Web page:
Here’s a mini-lesson I created a few months ago
Kids love to write dialogue, but it often ends up being just a series of spoken words… a lengthy showcase of spoken words followed by any one of the following: he said, she said, he replied, she stated.
This year, in my AOW and EOW assignments, I would occasionally ask students to start their responses with dialogue. I did this to encourage (or force, I guess, since it was required in the assignment) students to add narrative elements to their writing. Sure, it’s easy to just respond to a prompt with “The central idea of this article was…”. However, another level of complexity is added if one must start with dialogue. When one adds dialogue to the standard response, a story is automatically brought into the mix.
Once the students became accustomed to using dialogue in their responses (in effect, they’re blending genres, aren’t they?!), I noticed that the dialogue lacked narration… the additional information writers build into their dialogue to show setting, personality traits, reveal motivation, or other important details.
To show students what I was talking about when I asked them to add narration to their dialogue, I took two excerpts from two novels from my bookshelves, A River Runs Through It by Norman Maclean and A Separate Peace by John Knowles. For each novel, I found a short excerpt and typed it verbatim into a Word document as published. Then I took those same excerpts and removed the narration. Here’s a photo of the handout I made for this activity:
Here is a picture of the back side of the above sheet:
I read aloud each passage from the novels, starting with the excerpt WITHOUT narration, and then followed with reading the respective excerpt WITH the narration. Then I asked:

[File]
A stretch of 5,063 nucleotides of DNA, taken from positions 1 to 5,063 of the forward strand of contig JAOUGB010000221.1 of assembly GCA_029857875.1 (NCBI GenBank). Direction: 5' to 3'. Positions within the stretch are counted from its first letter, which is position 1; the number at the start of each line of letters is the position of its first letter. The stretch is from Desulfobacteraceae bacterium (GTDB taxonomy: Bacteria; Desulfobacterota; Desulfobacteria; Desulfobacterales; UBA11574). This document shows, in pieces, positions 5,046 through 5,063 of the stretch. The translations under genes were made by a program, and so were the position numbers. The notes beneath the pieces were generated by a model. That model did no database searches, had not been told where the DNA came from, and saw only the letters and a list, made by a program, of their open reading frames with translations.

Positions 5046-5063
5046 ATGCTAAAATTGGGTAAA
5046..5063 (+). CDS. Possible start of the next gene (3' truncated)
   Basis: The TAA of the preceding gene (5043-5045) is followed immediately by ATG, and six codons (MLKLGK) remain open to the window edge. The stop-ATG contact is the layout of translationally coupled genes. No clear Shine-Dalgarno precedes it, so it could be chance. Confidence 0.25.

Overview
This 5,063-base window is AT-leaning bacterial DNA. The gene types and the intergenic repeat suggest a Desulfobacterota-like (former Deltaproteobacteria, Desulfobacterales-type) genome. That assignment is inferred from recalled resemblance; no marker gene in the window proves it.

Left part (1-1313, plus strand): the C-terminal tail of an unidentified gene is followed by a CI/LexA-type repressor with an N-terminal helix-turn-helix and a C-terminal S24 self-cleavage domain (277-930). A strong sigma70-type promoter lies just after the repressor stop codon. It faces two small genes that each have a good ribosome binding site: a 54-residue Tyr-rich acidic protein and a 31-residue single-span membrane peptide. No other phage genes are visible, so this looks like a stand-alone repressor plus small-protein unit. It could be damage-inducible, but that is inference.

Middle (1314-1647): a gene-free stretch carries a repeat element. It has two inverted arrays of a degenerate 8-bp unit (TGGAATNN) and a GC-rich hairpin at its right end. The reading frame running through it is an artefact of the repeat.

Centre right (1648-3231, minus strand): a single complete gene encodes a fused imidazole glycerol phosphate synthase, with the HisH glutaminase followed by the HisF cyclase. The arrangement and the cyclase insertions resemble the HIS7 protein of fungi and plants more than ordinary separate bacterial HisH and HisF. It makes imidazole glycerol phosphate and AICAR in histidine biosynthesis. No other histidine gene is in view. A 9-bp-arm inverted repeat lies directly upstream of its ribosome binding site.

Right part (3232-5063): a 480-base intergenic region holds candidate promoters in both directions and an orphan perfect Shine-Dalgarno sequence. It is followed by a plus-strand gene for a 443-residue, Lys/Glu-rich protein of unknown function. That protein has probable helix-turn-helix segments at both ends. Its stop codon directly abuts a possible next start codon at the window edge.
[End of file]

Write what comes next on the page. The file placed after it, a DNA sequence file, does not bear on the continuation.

- What do you notice?
- What do we learn when we have the narration added to the dialogue?
- What did the reader miss out on by not having the extra information that the narration provides?
- What else does the narration accomplish?
We basically just discuss the narration’s effect on the text. It’s a good way for kids to readily experience the benefits of narration and how it can help their dialogue work harder for them.
At the beginning of class, I put the following quote on the Smartboard from WritersDigest.com to prep them for our mini-lesson. Here’s that quote, which they copy into cursive on a sheet of paper and then turn in for points.
Conversations should never take place in a vacuum. The narration needs to firmly ground your reader in time and space…Narration anchors the reader and creates the atmosphere of the setting and the specific circumstance of the scene.—Helga Schier, PhD., Writer’s Digest
Here’s how I would change this mini-lesson for next time:
The handout needs to have one novel’s excerpts on each side. As we went over the handout, the kids were flipping the paper back and forth from the excerpt without narration and then to the one with narration on the back. It would have been more effective to have the “without narration” excerpt for one of the novels on the top half of the page followed by the “with narration” excerpt below it. Seeing the before and after versions would have helped students more easily see the difference the narration makes.
I felt like the kids understood more about narration after this mini-lesson, but it’s a topic that definitely needs another go-over because I didn’t see many practice it in their assignments. No doubt this skill should be worked on with some in-class writing assignments so kids can apply it when I’m around to help or offer support.
A few kids (the stronger writers) did add some narration, but even some of those merely added lazy adjectives or adverbs to their dialogue, a la the following example:
“No, I don’t think you understand,” Mom stated urgently.
Not quite what I had in mind!
So obviously, narration in dialogue is a work in progress and like everything else that I teach, it takes repetition and practice.
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